Harriet Beecher Stowe and the Beecher Preachers (Jean Fritz) - Harriet Beecher Stowe grew up in a family in which her seven brothers were expected to be successful preachers and the four girls were never to speak in public. But slavery made Harriet so angry she couldn't keep quiet. Although she used a pen rather than her voice to convince people of the evils of slavery, she became more famous than any of her brothers. She firmly believed that words could make change, and by writing Uncle Tom's Cabin, Harriet Beecher Stowe hastened the Civil War and changed the course of America history. Recommended for ages 7-10.

    Harriet Spies Again (Louise Fitzhugh) - Harriet M. Welsch has just received the best news of her 11th year—Ole Golly is coming back! Harriet can still remember how sad she was when her beloved nanny married George Waldenstein and moved away. But the circumstances of Ole Golly’s return remain unclear. Where is George Waldenstein? With Mr. and Mrs. Welsch living in France for three months, Sport confiding that he has a crush on a girl at school, and the arrival of a mysterious new neighbor who’s going to require a whole lot of spying, Harriet already has her hands full. Then she overhears Ole Golly saying she’s innocent—but innocent of what? Harriet the Spy is on the case and ready to help Ole Golly in any way she can. Recommended for ages 9-12.

    Harriet the Spy (Louise Fitzhugh) - Eleven year old Harriet M. Welsch is a spy. In her notebook, she writes down everything she knows about everyone, even her classmates and her best friends. Then Harriet loses track of her notebook, and it ends up in the wrong hands. Before she can stop them, her friends have read the always truthful, sometimes awful things she’s written about each of them. Will Harriet find a way to put her life and her friendships back together? Recommended for ages 9-12.

    Harriet's Halloween Candy (Nancy L. Carlson) - Harriet learns the hard way that sharing her Halloween candy makes her feel much better than eating it all herself. Recommended for ages 4-8.

    Harriet, the Hamster Fairy (Daisy Meadows) - Jack Frost has stolen the Pet Fairies' magical pets! Can Rachel and Kirsty help find them? Or will the pets be lost forever? The Pet Fairies have one of the most important jobs in Fairyland! They work with their special pets to make sure that all animals find safe homes. But now Jack Frost has stolen the magical pets! Could they be lost forever? Harriet the Hamster Fairy's hamster, Twinkle, is in trouble. If Jack Frost's goblins capture her, can Harriet scurry to the rescue? Find the magical pet in each book and help keep all the animals safe! Recommended for ages 6-9.

    Harriet, You'll Drive Me Wild! (Mem Fox) - Harriet Harris doesn't mean to be pesky. Sometimes she just is. And her mother doesn't mean to lose her temper. Sometimes she just does. But Harriet and her mother know that even when they do things they wish they hadn't, they still love each other very much. Inspired by the tenderness and turmoil of their relationships with their own children, Mem Fox and Marla Frazee have created a gentle, hilarious—and wild—book that will resonate in the hearts of parents and children everywhere. Recommended for ages 4-8.

    Moses: When Harriet Tubman Led Her People to Freedom (Carole Boston Weatherford) - A Caldecott Honor Book. This poetic book is a resounding tribute to Tubman's strength, humility, and devotion. With proper reverence, Weatherford and Nelson do justice to the woman who, long ago, earned over and over the name Moses. Recommended for ages 5-8.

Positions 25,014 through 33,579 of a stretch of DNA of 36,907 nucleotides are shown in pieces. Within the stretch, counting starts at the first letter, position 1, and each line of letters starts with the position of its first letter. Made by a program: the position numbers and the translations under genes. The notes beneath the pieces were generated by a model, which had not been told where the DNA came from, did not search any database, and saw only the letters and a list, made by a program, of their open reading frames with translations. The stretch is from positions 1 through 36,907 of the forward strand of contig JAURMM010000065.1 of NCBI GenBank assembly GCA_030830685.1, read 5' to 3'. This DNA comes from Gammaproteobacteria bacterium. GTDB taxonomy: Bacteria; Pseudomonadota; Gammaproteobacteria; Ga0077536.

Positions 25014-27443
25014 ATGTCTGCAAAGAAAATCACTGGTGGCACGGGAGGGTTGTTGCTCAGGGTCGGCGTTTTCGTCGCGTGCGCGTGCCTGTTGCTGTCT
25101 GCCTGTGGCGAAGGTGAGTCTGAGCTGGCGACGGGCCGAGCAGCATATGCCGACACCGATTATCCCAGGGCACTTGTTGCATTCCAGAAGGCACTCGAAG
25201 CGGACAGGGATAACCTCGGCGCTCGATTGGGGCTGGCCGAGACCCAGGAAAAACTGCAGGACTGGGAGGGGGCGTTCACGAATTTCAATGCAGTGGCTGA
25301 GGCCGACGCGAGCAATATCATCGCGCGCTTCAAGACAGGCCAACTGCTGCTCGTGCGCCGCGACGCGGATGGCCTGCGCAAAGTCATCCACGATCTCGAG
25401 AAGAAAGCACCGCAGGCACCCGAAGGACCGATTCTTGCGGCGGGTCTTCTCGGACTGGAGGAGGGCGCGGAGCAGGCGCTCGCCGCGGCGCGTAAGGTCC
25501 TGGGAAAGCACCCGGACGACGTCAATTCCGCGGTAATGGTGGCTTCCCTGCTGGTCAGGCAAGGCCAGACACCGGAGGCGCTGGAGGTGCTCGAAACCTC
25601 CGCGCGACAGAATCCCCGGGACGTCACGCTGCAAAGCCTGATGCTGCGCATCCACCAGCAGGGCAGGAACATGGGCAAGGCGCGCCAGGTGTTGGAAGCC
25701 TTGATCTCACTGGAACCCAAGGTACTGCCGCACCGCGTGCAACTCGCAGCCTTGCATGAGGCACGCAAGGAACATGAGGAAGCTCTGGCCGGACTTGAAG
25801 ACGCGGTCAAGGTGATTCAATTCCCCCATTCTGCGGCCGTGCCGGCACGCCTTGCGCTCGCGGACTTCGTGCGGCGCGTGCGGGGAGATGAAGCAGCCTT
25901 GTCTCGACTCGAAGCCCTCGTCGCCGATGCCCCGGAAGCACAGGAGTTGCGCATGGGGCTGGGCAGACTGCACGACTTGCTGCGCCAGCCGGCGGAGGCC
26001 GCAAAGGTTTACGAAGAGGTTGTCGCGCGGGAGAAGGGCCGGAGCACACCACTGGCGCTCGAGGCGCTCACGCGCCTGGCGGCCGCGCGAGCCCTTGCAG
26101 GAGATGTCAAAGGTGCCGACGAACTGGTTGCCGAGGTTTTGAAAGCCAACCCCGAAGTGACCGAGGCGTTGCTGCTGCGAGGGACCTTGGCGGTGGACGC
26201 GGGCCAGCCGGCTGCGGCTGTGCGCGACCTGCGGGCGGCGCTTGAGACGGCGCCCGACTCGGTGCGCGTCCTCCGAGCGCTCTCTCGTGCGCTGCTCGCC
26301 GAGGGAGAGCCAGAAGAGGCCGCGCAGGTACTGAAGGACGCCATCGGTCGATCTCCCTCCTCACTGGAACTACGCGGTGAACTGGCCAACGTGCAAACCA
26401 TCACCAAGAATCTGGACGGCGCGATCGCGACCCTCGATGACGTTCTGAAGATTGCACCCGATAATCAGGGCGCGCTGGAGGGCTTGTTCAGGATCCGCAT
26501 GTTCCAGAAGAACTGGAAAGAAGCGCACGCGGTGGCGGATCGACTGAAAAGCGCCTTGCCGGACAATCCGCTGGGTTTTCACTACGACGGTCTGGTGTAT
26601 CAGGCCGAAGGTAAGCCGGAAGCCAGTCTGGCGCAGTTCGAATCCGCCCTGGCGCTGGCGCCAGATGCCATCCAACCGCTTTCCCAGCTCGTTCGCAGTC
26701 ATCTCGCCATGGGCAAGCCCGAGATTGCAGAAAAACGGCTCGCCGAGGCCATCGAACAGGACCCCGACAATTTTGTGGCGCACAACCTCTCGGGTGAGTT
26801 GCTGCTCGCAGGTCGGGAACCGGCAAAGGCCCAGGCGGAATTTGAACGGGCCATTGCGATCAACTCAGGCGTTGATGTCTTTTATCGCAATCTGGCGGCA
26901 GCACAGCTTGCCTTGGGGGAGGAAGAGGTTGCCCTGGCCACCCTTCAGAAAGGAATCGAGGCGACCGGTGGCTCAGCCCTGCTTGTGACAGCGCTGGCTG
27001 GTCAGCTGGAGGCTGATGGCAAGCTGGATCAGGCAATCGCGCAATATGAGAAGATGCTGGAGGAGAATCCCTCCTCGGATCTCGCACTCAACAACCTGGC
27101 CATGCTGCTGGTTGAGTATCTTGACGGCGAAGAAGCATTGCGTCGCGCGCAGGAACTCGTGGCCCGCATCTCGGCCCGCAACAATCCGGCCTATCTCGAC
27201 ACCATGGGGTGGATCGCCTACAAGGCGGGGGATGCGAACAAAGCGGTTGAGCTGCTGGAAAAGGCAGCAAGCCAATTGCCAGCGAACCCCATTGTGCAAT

Who Was Harriet Tubman? (Yona Zeldis McDonough) - Born a slave in Maryland, Harriet Tubman knew first-hand what it meant to be someone's property; she was whipped by owners and almost killed by an overseer. It was from other field hands that she first heard about the Underground Railroad which she travelled by herself north to Philadelphia. Throughout her long life (she died at the age of ninety-two) and long after the Civil War brought an end to slavery, this amazing woman was proof of what just one person can do. Recommended for ages 8-11.

  • Famous People Named Harriet

    Famous People Named Harriet

    Famous People Named Harriet - Harriet Tubman (abolitionist), Harriet Beecher Stowe (abolitionist/writer), Harriet Nelson (singer/actress with the Ozzie & Harriet duo); Harriet Andersson (Swedish actress); Harriet Hemings (daughter of Sally Hemings and possibly president Thomas Jefferson); Harriet Howard (mistress of Napoleon); Harriet Keopuolani (Hawaiian queen); Harriet Lane (White House Hostess and niece of bachelor President James Buchanan); Harriet Quimby (pilot and first woman to fly across the English channel); Harriet E. Wilson (first female African-American novelist)

  • Children of Famous People Named Harriet

    Children of Famous People Named Harriet

    Famous People Who Named Their Daughter Harriet - We cannot find any celebrities or famous people who have named their child Harriet.

Personality of the Girl Name Harriet

The number Seven personality is deeply mystical and highly in tune with their spirituality. They operate on a different wavelength than the average joe. Spending time alone comes easily to Sevens, as it gives them time to contemplate philosophical, religious and spiritual ideas in an effort to find "real truth".  Sevens are wise, but often exude mystery as if they are tapped into something the rest of us don't understand. They love the outdoors and are fed by nature. Sevens are constantly seeking to understand human nature, our place in the universe, and the mystery of life in general. This makes them quite artistic and poetic, but they are also keen observers with high intellect - so they are equally scientific-minded. Sevens are charitable and care deeply about the human condition.

Variations of the Baby Name - Harriet